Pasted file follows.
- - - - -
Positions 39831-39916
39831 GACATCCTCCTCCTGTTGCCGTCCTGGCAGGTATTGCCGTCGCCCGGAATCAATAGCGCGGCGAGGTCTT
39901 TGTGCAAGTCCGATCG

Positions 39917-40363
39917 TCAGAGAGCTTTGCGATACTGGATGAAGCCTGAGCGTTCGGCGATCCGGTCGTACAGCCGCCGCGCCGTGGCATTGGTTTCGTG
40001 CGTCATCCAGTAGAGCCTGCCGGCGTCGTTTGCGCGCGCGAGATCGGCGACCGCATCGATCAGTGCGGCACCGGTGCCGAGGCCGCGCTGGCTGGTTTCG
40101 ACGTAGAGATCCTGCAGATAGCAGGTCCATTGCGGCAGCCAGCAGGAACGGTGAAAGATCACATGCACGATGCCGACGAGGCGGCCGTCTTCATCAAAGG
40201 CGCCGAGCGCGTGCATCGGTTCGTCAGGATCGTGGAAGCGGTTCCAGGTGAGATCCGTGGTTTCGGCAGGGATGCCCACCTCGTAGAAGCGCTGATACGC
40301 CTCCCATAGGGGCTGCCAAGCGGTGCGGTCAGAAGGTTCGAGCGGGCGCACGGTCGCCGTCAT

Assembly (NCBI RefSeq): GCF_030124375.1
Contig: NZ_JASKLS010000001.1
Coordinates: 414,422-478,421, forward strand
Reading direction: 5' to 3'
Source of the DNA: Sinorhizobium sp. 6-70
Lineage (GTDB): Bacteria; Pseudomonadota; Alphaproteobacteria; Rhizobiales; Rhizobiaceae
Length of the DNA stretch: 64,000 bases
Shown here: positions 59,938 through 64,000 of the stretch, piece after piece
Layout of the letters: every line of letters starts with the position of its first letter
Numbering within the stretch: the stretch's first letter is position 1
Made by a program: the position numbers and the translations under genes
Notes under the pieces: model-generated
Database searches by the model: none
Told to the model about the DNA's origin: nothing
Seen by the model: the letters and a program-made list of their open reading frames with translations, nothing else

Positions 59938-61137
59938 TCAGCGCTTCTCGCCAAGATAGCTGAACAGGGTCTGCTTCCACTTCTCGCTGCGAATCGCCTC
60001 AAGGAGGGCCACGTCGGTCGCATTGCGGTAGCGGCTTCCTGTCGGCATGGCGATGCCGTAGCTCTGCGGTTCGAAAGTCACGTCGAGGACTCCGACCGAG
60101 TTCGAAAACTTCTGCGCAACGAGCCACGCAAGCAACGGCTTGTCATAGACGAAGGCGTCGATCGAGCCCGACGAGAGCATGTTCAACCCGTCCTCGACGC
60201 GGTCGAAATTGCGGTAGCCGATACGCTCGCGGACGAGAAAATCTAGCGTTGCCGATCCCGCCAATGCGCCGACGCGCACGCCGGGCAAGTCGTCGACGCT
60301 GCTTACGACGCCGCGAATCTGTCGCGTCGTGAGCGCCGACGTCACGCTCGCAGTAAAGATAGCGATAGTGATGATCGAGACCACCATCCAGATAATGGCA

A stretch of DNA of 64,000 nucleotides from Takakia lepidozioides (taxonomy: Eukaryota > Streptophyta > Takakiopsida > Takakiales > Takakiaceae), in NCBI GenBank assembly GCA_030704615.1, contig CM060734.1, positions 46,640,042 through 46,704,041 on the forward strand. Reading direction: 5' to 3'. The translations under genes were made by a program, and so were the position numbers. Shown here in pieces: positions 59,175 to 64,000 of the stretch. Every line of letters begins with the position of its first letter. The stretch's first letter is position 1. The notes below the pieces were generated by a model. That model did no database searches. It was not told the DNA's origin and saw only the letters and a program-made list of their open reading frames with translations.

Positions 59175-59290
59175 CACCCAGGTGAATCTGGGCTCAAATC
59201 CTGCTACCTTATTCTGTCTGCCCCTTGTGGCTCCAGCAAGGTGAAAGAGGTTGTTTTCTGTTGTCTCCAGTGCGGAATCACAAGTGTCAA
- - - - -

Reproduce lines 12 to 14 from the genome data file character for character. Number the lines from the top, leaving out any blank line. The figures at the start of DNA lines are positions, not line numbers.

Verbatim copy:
Coordinates: 414,422-478,421, forward strand
Reading direction: 5' to 3'
Source of the DNA: Sinorhizobium sp. 6-70